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Challenges and Solutions in E-learning Implementation – Part 1

Challenges and Solutions in E-learning Implementation - Part 1

Large organizations turn to e-learning to train their employees, considering the advantages it offers over conventional training methods. Training managers however, are aware that implementing e-learning comes with its own set of challenges.

This blog presents some of the typical challenges faced by large organizations and how best they can be overcome.

Managing Employee Resistance

Large organizations do not realize that e-learning implementation means making changes in the way training is delivered.

  1. Trainers have to change their method of instruction
    • They need to think from the perspective of teaching the invisible learner
  2. Developers have to learn how to use new tools
  3. Managers have to learn new ways to manage
  4. Employees will have to think about learning differently
    • They will not be attending physical classes, but learning at their desks, even during non-work hours

Obviously, these changes are bound to be met with resistance. How does one deal with it?

  1. Make everyone involved understand the importance of e-learning
  2. Tell them why it is being introduced and emphasize their role
  3. Mentally prepare learners to accept the changes e-learning will bring to their training – self-paced learning, collaborative or group learning experiences, the lack of an instructor, etc.
  4. Ensure employees are technologically equipped to use this training methodology
  5. Provide training, if required
  6. When hiring, look for candidates with these skills

Employees should be given opportunities to voice their concerns, and solve their queries regarding the new training initiatives. Management must provide employees feedback forms and conduct surveys to gauge their reactions. These should be reviewed and responded to, in order to mitigate employee resistance. This information can also be used to modify the implementation plan and alter training programs for the future.

Choosing the Right Topic

In the zeal to implement e-learning, organizations make the mistake of converting all their training topics into e-learning, without analyzing whether it will work. When the training does not meet its objectives, they scramble to the drawing board again.

Ideally, in large organizations, training areas must be aligned with their strategic goals such as the long-term growth of the organization, reducing employee turnover, reducing risks, or improving employee skills.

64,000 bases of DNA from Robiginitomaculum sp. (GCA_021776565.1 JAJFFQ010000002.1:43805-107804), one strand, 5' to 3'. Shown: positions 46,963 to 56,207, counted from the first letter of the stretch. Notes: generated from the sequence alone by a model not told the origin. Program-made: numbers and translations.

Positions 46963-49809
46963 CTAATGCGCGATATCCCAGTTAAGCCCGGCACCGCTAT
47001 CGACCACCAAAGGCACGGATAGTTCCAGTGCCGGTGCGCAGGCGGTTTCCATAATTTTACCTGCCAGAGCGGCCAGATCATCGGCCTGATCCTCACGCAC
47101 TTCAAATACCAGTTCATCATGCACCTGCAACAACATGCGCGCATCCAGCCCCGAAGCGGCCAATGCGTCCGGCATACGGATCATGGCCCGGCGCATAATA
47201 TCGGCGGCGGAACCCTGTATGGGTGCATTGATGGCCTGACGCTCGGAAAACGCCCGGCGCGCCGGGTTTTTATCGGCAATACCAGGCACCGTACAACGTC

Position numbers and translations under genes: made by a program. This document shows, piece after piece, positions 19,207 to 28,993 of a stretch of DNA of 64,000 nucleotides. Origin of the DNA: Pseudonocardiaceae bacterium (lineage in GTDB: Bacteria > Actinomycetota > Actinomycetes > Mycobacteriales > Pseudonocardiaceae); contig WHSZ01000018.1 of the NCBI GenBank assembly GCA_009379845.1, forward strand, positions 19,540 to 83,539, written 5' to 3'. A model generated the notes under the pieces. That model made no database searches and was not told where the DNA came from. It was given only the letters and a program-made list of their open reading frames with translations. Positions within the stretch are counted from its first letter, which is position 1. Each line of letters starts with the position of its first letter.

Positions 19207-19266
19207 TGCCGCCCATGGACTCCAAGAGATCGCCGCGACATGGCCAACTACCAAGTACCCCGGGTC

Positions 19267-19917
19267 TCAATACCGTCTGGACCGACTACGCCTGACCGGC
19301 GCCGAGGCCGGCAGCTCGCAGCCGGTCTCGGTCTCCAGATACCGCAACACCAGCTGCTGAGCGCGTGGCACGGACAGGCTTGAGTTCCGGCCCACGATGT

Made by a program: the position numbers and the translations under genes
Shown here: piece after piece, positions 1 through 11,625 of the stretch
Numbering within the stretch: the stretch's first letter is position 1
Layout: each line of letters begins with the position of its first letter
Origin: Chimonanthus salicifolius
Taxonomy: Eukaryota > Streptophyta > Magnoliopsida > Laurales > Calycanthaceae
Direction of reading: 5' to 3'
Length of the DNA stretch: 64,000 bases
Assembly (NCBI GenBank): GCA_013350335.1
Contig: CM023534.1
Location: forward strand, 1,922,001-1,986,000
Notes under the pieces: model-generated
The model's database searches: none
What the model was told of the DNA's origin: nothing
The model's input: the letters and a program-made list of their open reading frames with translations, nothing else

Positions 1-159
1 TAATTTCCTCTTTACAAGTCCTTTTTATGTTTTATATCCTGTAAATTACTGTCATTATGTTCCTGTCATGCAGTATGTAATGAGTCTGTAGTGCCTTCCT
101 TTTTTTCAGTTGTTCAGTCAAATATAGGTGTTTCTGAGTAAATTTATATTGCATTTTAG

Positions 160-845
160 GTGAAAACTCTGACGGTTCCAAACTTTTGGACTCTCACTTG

E-learning topics that are aligned with these strategic goals include:

  • Product training
  • Compliance/ethics training
  • Safety training
  • Software training
  • Diversity training
  • Soft skills training

When choosing a topic, ensure it is suitable for an e-learning approach and check whether the training is skill-based or topic-based. You can decide the suitability, based on the answers.

The point is to choose the correct topic, based on your organization’s goals and your understanding of employees’ training needs, if e-learning has to have the right impact.

Sourcing Content

After deciding to implement e-learning, large organizations are unsure of where to source content for their courses. You may have content such as training manuals, PPTs, ILT training materials, etc. However, you may not know how to classify them or how best they can be converted for e-learning purposes. The content you choose for your courses must meet your learning objectives, appeal to different learning styles, and meet learner expectations.

You should understand there are two types of content for e-learning courses – generic and specific. Generic content usually comprises topics such as compliance training, while specific content is related to your business. Divide your training topics into these categories to help you decide how to source content. The content, while being of high quality, must be suitable for your learners and fit your delivery infrastructure.

Generic content can be purchased from vendors who provide off-the-shelf courses on such topics. This will be more cost-effective than creating your own content. Content for specific courses can either be created in-house or outsourced to a custom e-learning solutions provider.

These are some challenges you might encounter while implementing e-learning in your organization. I will be back with some more challenges in my next post.

E-learning 101: An Advanced Guide to E-learning Implementation

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